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Supervisors approve funds to train, employ, educate youth this summer

May 14, 2013 | Read More News
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The Pima County Board of Supervisors approved on Tuesday, May 14, allocating federal, state and County funds to employ and educate young people this summer.

The deadline for youth to participate in the Pima County One-Stop Career Center’s Summer Youth Program has passed. No new applicants are being accepted.

Employers who are interested in hiring or placing even just one young person age 14 to 21 in a summer job are encouraged to call (520) 798-0500 or email to choose from the list of qualified applicants.

The funds allocated by the Board of Supervisors are used to provide minimum wage to the youth participating. Employer contributions to youth compensation allow more youth to gain summer work experience.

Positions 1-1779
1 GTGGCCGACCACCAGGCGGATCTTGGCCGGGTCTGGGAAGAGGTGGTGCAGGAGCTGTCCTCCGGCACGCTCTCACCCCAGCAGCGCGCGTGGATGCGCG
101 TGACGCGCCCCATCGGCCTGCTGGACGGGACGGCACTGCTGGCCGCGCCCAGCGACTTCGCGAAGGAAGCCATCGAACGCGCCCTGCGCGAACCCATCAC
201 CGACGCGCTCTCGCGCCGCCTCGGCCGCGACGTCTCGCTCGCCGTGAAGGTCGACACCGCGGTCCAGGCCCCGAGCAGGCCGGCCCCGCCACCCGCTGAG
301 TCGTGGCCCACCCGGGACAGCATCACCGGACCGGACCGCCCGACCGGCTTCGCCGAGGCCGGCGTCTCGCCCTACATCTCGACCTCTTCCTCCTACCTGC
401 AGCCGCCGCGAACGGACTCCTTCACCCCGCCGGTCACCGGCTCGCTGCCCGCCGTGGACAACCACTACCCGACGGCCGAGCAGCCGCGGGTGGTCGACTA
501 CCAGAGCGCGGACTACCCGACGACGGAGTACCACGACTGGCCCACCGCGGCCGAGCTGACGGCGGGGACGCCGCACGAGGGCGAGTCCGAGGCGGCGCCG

This year more than 4,000 youth applied for summer positions. About 3,000 applicants were tested for basic education skills. Youth who tested low were recommended for either a basic education program or for a program that combines work experience and basic education.

Youth who test higher are placed in work experience or private internship positions. They attend an employability skills workshop, where they learn about good work habits and employer expectations before they go to work.

Approximately 1,250 youth will be in Pima County or agency positions. An additional 64 will work in Pima County Department of Transportation positions and 30 in Regional Wastewater Reclamation Department positions.

The Board of Supervisors approved contracts with Altar Valley School District, Catholic Community Services, Goodwill Industries of Southern Arizona, Portable Practical Education Preparation, SER Jobs for Progress, Tucson Urban League and Tucson Youth Development for academic and workforce services.

The contractors are nonprofit agencies and one school district that provide work experience, intern and basic education programs. The agencies were selected through a Request for Proposal issued in January 2011. Proposals were reviewed and recommendations made by a committee of the Pima County Workforce Investment Board.